Big Hero 6 2-Disc Blu-ray/DVD/Digital | Instant Video
Directed by Don Hall and Chris Williams
Starring Ryan Potter, Scott Adsit, Daniel Henney, T.J. Miller, Genesis Rodriguez, Jamie Chung, Damon Wayons, Jr., Maya Rudolph and James Cromwell
Walt Disney Home Entertainment
Digital Release Date: Feb 3, 2015
Blu-ray Release Date: Feb. 24, 2015
It’s a bird. It’s a plane. It’s Big Hero 6 blasting off on Blu-ray. The Disney animated hit sees its Blu-ray home release and digital download premiere via Disney Movies Anywhere. Walt Disney Animation Studios’ latest production won over audiences and critics upon arriving in theatres, and those same individuals will be glad to hear that its home release does not disappoint either.
As I suggested in my original review of Big Hero 6, this action flick demonstrates the studio’s ability to seamlessly blend multiple genres in one. As much as this embodies an origins film that could lead to a sequel, the bustling gang of eccentric characters are crafted to make us fall in love with each of their personalities. This is a story about brothers, loss, new friendships, perseverance and the other touching factors you’re accustomed to from watching a great Disney movie. Additionally, laughs enter in each minute and a few tears are not far behind.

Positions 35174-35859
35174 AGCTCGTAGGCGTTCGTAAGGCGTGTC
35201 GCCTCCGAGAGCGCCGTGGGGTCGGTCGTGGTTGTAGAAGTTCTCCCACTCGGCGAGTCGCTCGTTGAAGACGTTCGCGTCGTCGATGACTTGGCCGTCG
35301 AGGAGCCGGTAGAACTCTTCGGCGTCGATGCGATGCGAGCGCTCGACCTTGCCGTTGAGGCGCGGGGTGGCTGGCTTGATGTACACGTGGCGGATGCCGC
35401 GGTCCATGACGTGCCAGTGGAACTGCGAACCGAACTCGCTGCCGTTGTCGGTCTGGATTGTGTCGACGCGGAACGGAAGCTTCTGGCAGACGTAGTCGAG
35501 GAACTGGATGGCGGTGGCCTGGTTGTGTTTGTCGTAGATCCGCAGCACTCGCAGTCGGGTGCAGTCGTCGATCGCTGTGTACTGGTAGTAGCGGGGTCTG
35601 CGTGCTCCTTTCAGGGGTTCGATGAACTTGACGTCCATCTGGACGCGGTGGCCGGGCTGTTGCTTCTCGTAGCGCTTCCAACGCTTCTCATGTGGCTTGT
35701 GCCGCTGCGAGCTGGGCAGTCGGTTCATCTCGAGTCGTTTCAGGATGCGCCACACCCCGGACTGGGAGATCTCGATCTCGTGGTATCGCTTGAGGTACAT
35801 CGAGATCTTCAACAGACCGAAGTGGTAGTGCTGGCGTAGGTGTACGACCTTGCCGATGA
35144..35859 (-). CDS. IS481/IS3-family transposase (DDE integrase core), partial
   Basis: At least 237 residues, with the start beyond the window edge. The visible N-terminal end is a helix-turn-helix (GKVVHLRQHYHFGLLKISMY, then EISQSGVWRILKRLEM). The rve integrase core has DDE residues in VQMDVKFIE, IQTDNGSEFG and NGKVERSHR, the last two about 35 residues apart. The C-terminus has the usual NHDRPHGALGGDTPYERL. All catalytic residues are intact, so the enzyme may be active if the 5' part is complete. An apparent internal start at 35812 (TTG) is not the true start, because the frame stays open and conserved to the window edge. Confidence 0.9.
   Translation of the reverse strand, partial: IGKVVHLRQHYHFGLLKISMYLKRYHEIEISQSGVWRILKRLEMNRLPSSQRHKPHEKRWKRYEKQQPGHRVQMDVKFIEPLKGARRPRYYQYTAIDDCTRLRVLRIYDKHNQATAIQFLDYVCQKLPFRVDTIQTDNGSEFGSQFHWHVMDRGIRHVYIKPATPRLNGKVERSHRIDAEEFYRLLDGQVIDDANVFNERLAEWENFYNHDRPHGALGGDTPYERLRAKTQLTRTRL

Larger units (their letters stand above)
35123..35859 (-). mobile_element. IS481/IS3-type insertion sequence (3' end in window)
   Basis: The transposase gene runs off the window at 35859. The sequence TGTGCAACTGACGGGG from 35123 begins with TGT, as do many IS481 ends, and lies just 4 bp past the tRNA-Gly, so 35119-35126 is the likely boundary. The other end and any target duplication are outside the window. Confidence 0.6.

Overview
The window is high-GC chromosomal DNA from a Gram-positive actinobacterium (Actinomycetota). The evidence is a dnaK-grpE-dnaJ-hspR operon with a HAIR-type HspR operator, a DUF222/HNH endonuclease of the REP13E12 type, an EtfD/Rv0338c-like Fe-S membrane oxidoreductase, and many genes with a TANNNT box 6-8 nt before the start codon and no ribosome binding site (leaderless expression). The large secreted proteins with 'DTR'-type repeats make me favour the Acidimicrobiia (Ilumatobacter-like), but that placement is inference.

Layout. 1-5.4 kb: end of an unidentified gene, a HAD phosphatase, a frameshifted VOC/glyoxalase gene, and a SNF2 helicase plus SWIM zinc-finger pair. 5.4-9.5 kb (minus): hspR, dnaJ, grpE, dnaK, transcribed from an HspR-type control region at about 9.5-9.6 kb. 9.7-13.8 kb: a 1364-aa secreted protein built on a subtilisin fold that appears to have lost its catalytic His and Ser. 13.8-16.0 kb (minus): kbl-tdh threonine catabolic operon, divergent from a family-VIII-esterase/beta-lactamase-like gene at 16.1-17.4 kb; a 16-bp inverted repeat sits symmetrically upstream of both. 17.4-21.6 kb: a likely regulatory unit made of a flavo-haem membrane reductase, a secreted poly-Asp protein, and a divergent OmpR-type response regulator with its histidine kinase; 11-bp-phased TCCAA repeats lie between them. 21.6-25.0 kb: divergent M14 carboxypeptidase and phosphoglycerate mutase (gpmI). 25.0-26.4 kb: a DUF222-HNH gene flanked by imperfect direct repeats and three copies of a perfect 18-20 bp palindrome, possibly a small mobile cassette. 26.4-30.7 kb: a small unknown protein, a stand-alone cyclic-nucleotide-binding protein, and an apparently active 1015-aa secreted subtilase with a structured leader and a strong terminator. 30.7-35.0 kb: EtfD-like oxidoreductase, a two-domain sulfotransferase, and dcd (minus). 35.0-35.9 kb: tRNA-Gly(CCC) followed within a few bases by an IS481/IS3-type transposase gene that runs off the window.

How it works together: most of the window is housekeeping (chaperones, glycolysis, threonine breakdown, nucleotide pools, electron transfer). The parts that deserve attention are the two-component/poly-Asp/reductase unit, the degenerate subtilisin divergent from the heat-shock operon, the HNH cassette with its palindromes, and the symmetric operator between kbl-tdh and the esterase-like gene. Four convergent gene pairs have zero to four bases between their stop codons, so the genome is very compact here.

When you have a film as startlingly awesome as Big Hero 6, it must be complemented by a supreme visual and aural experience to feel complete. The overall presentation meets those expectations. Big Hero 6‘s rich color palette reveals itself in magnificent form here, crisp and wonderful. The quintessential flight scene shows this off most rewardingly. Most any scene feels immersive due to the meticulous sound editing and well-realized world that the crew produced here. Henry Jackman’s A-level soundtrack may become even more apparent and appreciated upon listening to it while watching the movie from the comfort of your couch. The sound seems balanced and clear throughout. Few other studios can compete with Disney in the presentation department from an overall excellence standpoint. Big Hero 6 continues that trend.
“Feast Theatrical Short,” the Academy Award-nominated short that played prior to Big Hero 6 in the theaters, reminds us why Disney is at the top of its game in the shorts department. Walt Disney Animation Studios’ piece about an adorable and always ravenous canine accurately depicts the relationship between an owner and his dog, especially during times of stress. Like Paperman, words need not be said to convey raw emotion. The last minute is as heartwarming as they come. The end credits portion entertains as much as the main short, and the line of “adopt a new friend at your nearest animal shelter (and feed them responsibly!)” truly connects with any of us animal shelter volunteers.